Gilbert Ivy and his wife Jewell are farmers. They seem to be working against the odds, producing no financial surplus. Gilbert has lost hope of ever becoming prosperous, but his wife ... See full summary »
Three sisters with quite different personalities and lives reunite when the youngest of them, Babe, has just shot her husband. The oldest sister, Lenny, takes care of their grandfather and ... See full summary »
Set in the French Quarter of New Orleans during the restless years following World War Two, A STREETCAR NAMED DESIRE is the story of Blanche DuBois, a fragile and neurotic woman on a ... See full summary »
A mother of two sons finds life considerably difficult on her own after the death of her beloved husband. Due to debt she must move them to Baltimore, and deal with the hardships and all ... See full summary »
Cousin Bette is a poor and lonely seamstress, who, after the death of her prominent and wealthy sister, tries to ingratiate herself into lives of her brother-in-law, Baron Hulot, and her ... See full summary »
It's the early 1960s. Nuclear engineer Hank Marshall is a major in the US Army, he who works on top secret nuclear testing projects. Trouble follows him from posting to posting largely because of his mentally unstable wife, Carly Marshall, who is bipolar. During her manic phases, her already overt sexuality, which she models after such sex symbols as Marilyn Monroe and Brigitte Bardot, is ratcheted up a notch, that partying behavior which is mixed with less frequent phases of physically destructive behavior. Regardless, Hank and Carly love each other, Hank who would admit to himself that he enjoys the fact that other men find Carly attractive, which is partly why he allows her to act the way she does in public. They, in turn, mutually love their now two teenaged daughters, Alex and Becky. Reassigned from their two year posting in Hawaii largely due to the ruckus Carly has caused there, they are next sent to Alabama, the base under the command of Vince Johnson, his wife, Vera Johnson, ... Written by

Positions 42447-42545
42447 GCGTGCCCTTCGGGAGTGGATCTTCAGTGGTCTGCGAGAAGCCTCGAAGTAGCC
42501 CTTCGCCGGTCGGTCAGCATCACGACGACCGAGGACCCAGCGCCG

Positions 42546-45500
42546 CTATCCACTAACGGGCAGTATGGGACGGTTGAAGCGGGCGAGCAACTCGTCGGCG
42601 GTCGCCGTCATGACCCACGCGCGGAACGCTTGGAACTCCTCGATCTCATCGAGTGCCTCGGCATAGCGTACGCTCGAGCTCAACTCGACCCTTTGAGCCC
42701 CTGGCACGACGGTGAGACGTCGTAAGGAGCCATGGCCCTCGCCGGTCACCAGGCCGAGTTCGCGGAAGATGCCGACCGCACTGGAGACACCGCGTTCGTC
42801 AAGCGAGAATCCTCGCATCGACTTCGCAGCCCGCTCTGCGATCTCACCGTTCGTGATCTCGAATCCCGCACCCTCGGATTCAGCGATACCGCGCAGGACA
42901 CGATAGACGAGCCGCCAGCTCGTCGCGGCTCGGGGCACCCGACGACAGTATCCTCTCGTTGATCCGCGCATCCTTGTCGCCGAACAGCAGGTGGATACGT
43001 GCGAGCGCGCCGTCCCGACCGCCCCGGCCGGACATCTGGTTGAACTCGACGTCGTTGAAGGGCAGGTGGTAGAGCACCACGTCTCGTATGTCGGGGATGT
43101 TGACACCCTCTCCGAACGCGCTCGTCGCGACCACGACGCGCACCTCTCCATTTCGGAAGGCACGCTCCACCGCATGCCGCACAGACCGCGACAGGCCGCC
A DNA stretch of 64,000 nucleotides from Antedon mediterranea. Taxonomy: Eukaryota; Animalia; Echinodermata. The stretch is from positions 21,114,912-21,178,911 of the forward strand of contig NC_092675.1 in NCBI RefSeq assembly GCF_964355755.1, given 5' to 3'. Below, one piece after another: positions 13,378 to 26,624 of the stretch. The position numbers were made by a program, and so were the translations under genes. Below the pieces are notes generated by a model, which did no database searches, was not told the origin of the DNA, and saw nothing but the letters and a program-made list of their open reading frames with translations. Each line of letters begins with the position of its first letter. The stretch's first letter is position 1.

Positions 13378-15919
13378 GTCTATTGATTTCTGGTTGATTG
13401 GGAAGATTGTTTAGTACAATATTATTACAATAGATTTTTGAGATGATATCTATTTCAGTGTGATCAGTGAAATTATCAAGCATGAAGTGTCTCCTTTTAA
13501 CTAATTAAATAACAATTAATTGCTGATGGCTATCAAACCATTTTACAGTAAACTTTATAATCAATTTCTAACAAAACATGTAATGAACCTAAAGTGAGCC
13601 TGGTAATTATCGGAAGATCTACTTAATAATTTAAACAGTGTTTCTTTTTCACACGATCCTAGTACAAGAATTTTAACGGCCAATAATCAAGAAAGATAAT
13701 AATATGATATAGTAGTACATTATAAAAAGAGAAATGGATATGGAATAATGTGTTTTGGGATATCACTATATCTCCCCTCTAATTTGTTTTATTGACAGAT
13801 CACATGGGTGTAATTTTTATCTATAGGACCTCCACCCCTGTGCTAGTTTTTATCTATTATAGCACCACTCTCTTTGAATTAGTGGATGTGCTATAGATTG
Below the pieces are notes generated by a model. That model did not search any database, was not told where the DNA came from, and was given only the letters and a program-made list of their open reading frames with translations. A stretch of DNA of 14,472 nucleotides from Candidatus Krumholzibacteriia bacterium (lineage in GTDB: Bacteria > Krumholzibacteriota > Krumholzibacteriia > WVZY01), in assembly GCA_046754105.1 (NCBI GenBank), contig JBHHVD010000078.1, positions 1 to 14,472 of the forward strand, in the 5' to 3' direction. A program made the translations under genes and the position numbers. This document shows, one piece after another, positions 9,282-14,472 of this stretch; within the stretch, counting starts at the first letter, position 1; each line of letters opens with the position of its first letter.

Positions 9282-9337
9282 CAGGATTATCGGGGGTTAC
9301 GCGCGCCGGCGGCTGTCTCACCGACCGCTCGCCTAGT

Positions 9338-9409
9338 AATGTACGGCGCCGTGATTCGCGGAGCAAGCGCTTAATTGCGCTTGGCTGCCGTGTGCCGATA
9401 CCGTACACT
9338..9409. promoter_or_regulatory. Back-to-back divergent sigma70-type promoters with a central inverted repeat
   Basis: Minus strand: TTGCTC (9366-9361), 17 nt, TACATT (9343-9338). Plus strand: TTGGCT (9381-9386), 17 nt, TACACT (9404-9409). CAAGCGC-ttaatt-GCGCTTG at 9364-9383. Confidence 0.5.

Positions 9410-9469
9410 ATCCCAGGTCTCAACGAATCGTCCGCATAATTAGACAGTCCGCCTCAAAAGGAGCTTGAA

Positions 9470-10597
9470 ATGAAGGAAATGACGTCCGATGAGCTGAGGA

The first, final and only ever theatrical feature film writing credit [to date, May 2015] for producer and television writer Rama Laurie Stagner. See more »
Near the end of the film, Vince Johnson (Powers Boothe) is watching an in-color news broadcast on a color television. Color television sets weren't widely in use until the mid-60's, and news broadcasts were virtually all in black-and-white until that time. See more »
I suppose we all have to grow old someday. I just don't think you got to look bad in the process.
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Jessica Lange and Tommy Lee Jones shine in soap opera storyline.
I have admired Jessica Lange's acting ability for years. She is able to convey a bimbo-like image with such intelligence and strength, an achievement that few actresses could pull off well. It's easy to see from BLUE SKY why Lange was chosen to play Blanche Dubois in the TV version of "A Streetcar Named Desire." She plays in this Oscar-winning role an emotionally unbalanced wife and mother named Carly, the type of woman that makes small-town wives fend for the safety of their marriages. She is very sensual, sometimes obnoxious, and definitely a show-stopper. Tommy Lee Jones is a nuclear scientist employed in the military during the early sixties, fearful of another meltdown. He also has to secure his wife's sexual appetites, which could easily get out of control, especially around a libido-driven sargent played by Powers Boothe. The nuclear storyline, almost a backdrop,gets in the way of the meat of the plot, that of the sensuous Lange and the two daughters. I'm not saying the actors in this film don't have power, they most certainly do, but they seem to be caught in a run-of-the-mill soap opera coloured by nuclear testing. Jessica Lange does have an award-worthy part to play, but it belongs with more powerful material, reminiscent of something like "Streetcar."
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